Cook’s Distance
Cook’s Distance is a measure of an observation or instances’ influence on a
linear regression. Instances with a large influence may be outliers, and
datasets with a large number of highly influential points might not be
suitable for linear regression without further processing such as outlier
removal or imputation. The CooksDistance
visualizer shows a stem plot of
all instances by index and their associated distance score, along with a
heuristic threshold to quickly show what percent of the dataset may be
impacting OLS regression models.
Visualizer 

Quick Method 

Models 
General Linear Models 
Workflow 
Dataset/Sensitivity Analysis 
from yellowbrick.regressor import CooksDistance
from yellowbrick.datasets import load_concrete
# Load the regression dataset
X, y = load_concrete()
# Instantiate and fit the visualizer
visualizer = CooksDistance()
visualizer.fit(X, y)
visualizer.show()
(Source code, png, pdf)
The presence of so many highly influential points suggests that linear regression may not be suitable for this dataset. One or more of the four assumptions behind linear regression might be being violated; namely one of: independence of observations, linearity of response, normality of residuals, or homogeneity of variance (“homoscedasticity”). We can check the latter three conditions using a residual plot:
from sklearn.linear_model import LinearRegression
from yellowbrick.regressor import ResidualsPlot
# Instantiate and fit the visualizer
model = LinearRegression()
visualizer_residuals = ResidualsPlot(model)
visualizer_residuals.fit(X, y)
visualizer_residuals.show()
(Source code, png, pdf)
The residuals appear to be normally distributed around 0, satisfying the linearity and normality conditions. However, they do skew slightly positive for larger predicted values, and also appear to increase in magnitude as the predicted value increases, suggesting a violation of the homoscedasticity condition.
Given this information, we might consider one of the following options: (1)
using a linear regression anyway, (2) using a linear regression after removing
outliers, and (3) resorting to other regression models. For the sake of
illustration, we will go with option (2) with the help of the Visualizer’s
public learned parameters distance_
and influence_threshold_
:
i_less_influential = (visualizer.distance_ <= visualizer.influence_threshold_)
X_li, y_li = X[i_less_influential], y[i_less_influential]
model = LinearRegression()
visualizer_residuals = ResidualsPlot(model)
visualizer_residuals.fit(X_li, y_li)
visualizer_residuals.show()
(Source code, png, pdf)
The violations of the linear regression assumptions addressed earlier appear to be diminished. The goodnessoffit measure has increased from 0.615 to 0.748, which is to be expected as there is less variance in the response variable after outlier removal.
Quick Method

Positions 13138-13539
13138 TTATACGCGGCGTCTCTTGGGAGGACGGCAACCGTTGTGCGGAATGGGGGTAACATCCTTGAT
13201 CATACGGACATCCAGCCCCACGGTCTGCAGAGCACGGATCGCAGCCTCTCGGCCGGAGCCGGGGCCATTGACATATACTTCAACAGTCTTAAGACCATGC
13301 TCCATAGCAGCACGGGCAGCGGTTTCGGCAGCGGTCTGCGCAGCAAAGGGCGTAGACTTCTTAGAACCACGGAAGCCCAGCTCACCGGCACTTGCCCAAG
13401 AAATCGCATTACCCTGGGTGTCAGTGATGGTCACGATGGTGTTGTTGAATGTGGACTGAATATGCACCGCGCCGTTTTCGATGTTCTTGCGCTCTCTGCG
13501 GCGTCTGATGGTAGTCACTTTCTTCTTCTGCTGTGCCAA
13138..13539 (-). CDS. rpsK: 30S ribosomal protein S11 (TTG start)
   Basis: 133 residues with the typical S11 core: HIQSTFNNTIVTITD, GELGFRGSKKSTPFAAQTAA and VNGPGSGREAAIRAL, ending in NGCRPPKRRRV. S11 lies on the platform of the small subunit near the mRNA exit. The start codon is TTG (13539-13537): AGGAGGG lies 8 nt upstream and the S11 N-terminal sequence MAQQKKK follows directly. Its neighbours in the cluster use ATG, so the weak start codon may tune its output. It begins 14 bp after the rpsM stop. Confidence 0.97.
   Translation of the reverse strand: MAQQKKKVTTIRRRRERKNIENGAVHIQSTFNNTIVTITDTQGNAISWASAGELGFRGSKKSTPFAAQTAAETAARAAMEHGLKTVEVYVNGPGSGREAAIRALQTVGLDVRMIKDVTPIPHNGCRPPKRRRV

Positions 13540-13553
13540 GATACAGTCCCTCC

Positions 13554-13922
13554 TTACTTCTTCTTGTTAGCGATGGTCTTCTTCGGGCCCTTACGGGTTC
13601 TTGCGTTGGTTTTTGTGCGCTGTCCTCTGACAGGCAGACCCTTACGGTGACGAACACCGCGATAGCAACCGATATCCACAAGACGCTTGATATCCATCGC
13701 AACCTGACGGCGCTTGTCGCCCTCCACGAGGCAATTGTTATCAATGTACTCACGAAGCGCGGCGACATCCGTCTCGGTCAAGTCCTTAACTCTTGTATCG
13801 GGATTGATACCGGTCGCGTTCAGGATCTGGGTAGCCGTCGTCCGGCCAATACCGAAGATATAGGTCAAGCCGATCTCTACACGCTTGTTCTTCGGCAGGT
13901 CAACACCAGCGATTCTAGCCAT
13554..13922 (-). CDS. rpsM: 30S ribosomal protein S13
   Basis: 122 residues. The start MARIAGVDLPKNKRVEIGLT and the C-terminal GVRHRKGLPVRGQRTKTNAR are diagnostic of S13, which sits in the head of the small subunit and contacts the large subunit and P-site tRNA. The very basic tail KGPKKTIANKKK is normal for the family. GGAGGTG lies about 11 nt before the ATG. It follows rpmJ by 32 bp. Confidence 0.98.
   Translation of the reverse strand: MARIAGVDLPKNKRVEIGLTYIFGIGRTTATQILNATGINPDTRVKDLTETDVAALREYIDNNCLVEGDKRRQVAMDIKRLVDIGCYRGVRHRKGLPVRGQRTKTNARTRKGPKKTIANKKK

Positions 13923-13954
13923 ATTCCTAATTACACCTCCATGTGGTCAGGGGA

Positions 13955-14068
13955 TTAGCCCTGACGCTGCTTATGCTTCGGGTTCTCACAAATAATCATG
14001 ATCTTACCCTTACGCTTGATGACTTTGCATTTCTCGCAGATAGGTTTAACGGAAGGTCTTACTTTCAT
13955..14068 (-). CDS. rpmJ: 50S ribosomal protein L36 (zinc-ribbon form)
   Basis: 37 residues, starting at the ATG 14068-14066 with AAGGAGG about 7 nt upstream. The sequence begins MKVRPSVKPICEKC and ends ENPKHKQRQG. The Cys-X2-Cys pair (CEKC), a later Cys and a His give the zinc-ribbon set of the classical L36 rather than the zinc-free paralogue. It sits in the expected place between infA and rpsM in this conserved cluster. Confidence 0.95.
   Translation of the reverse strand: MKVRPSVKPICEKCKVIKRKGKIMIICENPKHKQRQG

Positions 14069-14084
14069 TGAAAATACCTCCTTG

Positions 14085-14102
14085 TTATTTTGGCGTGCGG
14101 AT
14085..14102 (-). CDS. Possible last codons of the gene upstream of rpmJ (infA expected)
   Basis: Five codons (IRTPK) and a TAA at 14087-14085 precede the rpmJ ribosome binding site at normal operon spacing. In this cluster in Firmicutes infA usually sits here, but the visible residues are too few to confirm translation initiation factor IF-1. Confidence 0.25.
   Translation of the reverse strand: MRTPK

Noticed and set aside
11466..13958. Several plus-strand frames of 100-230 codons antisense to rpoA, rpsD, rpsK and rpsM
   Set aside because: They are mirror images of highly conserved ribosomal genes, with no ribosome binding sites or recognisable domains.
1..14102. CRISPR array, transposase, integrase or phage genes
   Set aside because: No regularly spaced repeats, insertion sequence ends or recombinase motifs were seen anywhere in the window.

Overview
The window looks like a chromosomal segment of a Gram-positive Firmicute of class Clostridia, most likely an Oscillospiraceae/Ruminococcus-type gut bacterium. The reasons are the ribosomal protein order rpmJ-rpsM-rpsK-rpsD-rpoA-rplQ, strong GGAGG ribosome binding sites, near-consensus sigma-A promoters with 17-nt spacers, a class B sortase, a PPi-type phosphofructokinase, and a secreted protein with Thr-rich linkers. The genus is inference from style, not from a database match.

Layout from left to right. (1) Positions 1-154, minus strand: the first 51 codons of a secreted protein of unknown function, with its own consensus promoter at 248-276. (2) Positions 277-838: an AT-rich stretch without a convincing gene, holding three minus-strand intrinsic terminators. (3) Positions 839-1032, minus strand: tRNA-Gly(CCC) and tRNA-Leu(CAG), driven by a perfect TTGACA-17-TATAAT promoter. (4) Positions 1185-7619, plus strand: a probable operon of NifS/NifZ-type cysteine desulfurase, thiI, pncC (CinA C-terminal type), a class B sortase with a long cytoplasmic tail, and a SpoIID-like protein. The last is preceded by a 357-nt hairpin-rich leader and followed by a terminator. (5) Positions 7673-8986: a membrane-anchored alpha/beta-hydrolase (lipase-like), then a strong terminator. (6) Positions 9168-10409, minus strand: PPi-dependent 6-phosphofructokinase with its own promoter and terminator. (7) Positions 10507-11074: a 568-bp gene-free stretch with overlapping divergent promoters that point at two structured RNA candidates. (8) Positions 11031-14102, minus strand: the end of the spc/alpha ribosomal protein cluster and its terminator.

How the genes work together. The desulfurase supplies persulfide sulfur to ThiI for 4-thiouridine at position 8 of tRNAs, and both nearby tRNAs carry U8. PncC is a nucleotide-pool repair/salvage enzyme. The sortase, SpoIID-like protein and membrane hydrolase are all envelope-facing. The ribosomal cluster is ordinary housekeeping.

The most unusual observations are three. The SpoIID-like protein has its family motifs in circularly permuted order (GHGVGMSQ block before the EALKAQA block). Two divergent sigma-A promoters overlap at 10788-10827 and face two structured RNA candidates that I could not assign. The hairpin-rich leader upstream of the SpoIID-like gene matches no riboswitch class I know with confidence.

Similar functionality as above can be achieved in one line using the
associated quick method, cooks_distance
. This method will instantiate and
fit a CooksDistance
visualizer on the training data, then will score it on
the optionally provided test data (or the training data if it is not
provided).
from yellowbrick.datasets import load_concrete
from yellowbrick.regressor import cooks_distance
# Load the regression dataset
X, y = load_concrete()
# Instantiate and fit the visualizer
cooks_distance(
X, y,
draw_threshold=True,
linefmt="C0", markerfmt=","
)
(Source code, png, pdf)
API Reference
Visualize the influence and leverage of individual instances on a regression model.
 class yellowbrick.regressor.influence.CooksDistance(ax=None, draw_threshold=True, linefmt='C0', markerfmt=',', **kwargs)[source]
Bases:
Visualizer
Cook’s Distance is a measure of how influential an instance is to the computation of a regression, e.g. if the instance is removed would the estimated coeficients of the underlying model be substantially changed? Because of this, Cook’s Distance is generally used to detect outliers in standard, OLS regression. In fact, a general rule of thumb is that D(i) > 4/n is a good threshold for determining highly influential points as outliers and this visualizer can report the percentage of data that is above that threshold.
This implementation of Cook’s Distance assumes Ordinary Least Squares regression, and therefore embeds a
sklearn.linear_model.LinearRegression
under the hood. Distance is computed via the nonwhitened leverage of the projection matrix, computed inside offit()
. The results of this visualizer are therefore similar to, but not as advanced, as a similar computation using statsmodels. Computing the influence for other regression models requires leave one out validation and can be expensive to compute.See also
For a longer discussion on detecting outliers in regression and computing leverage and influence, see linear regression in python, outliers/leverage detect by Huiming Song.
 Parameters
 axmatplotlib Axes, default: None
The axes to plot the figure on. If None is passed in the current axes will be used (or generated if required).